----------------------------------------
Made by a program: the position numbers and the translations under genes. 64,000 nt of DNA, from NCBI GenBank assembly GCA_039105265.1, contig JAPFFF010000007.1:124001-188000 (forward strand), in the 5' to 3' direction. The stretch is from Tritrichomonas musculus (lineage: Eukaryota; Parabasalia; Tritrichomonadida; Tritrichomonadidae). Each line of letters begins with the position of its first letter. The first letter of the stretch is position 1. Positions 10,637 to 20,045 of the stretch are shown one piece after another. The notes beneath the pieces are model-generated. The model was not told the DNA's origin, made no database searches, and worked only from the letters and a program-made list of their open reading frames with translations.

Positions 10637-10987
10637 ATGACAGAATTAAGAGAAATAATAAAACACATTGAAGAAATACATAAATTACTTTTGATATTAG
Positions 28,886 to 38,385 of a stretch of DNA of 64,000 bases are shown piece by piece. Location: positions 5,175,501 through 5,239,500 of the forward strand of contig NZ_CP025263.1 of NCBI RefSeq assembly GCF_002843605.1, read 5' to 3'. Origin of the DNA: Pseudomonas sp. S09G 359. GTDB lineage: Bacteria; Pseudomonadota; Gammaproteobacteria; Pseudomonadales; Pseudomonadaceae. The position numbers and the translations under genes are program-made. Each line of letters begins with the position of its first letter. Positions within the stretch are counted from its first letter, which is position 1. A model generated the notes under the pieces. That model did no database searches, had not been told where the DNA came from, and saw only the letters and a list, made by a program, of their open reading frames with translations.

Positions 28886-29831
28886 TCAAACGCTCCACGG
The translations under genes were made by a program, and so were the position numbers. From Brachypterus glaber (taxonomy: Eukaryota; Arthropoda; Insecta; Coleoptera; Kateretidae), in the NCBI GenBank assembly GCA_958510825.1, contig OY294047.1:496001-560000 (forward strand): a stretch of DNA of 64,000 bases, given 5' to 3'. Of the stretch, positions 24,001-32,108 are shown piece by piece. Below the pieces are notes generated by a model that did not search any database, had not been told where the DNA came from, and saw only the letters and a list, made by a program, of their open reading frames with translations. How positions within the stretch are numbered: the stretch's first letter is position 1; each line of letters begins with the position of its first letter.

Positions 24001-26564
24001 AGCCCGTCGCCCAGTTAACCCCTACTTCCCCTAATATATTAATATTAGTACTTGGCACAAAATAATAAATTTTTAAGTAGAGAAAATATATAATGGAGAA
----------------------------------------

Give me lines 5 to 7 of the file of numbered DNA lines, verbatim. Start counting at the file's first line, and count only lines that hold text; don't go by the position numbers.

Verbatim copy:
Positions 28886-29831
28886 TCAAACGCTCCACGG
The translations under genes were made by a program, and so were the position numbers. From Brachypterus glaber (taxonomy: Eukaryota; Arthropoda; Insecta; Coleoptera; Kateretidae), in the NCBI GenBank assembly GCA_958510825.1, contig OY294047.1:496001-560000 (forward strand): a stretch of DNA of 64,000 bases, given 5' to 3'. Of the stretch, positions 24,001-32,108 are shown piece by piece. Below the pieces are notes generated by a model that did not search any database, had not been told where the DNA came from, and saw only the letters and a list, made by a program, of their open reading frames with translations. How positions within the stretch are numbered: the stretch's first letter is position 1; each line of letters begins with the position of its first letter.